After the weighing, we nipped up to our local oleficio, mill, where they would take the olives, press them and produce our own olive oil. This was quite exciting.
We were met by an old lady who was sweeping up outside the place and whose broom had just lost its head. Was this an omen?
In our best halting Italian we asked if we need to book a pressing for our 170 kilos. She asked again how much we had. After repeating the quantity, she seemed to suffer a quite infectious laughing fit. Still cackling with laughter she went off to find the capo. The capo came out and we re-iterated our request. After a little while of more laughter and “ho capito” and “non ho capito”, we understood that we just had to come back the next morning with the olives and they would be pressed then. We discovered that the reason for the mirth was that the lady thought we wanted to book the whole mill just for our 170 kilos. Very expensive olive oil.

So, up early next day. Packed the car with our olives and returned to il oleficio. There were a few people there already and the press was in full flow. Quite an interesting process. There is a big hopper at ground level, so the berries can be poured or tipped in from crates. An elevator takes them up some at a time and then they go through a sort of debris/leaf shifter before going into the press. Not sure what happens from here on in, but the oil comes out a bit later and goes through a cold filter and into the customers’ containers. These varied from old 5 litre wine bottles, through 20-30 litre plastic containers (like we had) to 50 litre stainless steel jobs with taps at the bottom. You are only supposed to use plastic containers to get the oil back home where you must decant into glass or stainless steel. The waste comes out looking like a lot of dryish poo really. What happens to some of it is that it is taken away and pressed into briquettes for use on an open fire. They are very good to burn and have a lovely smoky (daft as it sounds) fragrance to them. The smell reminds me of peat burning. The rest I think is used for compost somehow. The mill has been operating for a couple of weeks now and will probably be busy till the end of the year. They had stopped by mid December last year because of the poor crops – too dry a year and many olives were struck down by a parasitic worm that attacks them – but this year is much better.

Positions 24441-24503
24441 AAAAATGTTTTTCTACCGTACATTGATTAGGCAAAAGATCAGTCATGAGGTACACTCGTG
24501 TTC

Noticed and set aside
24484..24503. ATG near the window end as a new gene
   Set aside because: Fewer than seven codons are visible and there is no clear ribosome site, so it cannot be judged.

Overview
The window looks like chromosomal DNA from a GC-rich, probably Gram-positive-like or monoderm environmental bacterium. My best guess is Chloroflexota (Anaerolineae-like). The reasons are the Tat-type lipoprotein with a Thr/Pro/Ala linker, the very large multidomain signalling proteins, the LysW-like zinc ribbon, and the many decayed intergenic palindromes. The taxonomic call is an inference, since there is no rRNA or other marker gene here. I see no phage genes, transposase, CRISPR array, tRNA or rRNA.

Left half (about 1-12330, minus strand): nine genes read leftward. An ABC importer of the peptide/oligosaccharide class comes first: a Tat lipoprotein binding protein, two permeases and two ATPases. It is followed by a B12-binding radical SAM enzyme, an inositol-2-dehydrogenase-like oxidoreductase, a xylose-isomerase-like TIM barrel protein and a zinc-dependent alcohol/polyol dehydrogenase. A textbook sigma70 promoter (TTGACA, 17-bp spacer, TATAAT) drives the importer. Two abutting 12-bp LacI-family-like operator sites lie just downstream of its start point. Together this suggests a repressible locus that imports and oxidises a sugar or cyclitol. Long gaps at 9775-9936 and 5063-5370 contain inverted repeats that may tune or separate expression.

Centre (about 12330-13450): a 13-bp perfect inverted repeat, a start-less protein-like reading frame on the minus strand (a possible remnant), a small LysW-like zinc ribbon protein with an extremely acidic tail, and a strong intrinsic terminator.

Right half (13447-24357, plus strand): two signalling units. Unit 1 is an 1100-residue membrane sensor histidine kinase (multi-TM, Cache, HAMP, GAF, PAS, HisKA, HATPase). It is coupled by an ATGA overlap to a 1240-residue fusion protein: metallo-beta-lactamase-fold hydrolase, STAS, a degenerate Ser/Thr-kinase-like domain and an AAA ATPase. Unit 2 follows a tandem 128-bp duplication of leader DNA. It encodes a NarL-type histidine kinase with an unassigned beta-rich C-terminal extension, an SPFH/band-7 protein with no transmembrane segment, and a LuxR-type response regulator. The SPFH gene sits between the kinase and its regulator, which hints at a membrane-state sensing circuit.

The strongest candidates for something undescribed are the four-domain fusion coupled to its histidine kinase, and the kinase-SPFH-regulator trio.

More and more people were turning up and they mostly had more than we had, probably averaging around 250 – 300 kilos. Everybody knew everyone else and it was quite a social gathering. The other thing that I quite liked was that the average age of people there made me feel like a teenager.
We saw all this oil going into the containers. Beautiful pale green nectar. Then it was our turn. It really was quite something to see “your” olive oil. Our first ever olive oil, all 22 litres of it. Fantastic. We are hoping that it will last until this time next year.
We paid the capo and returned home feeling pretty chuffed.

Ciao, mantenere de fede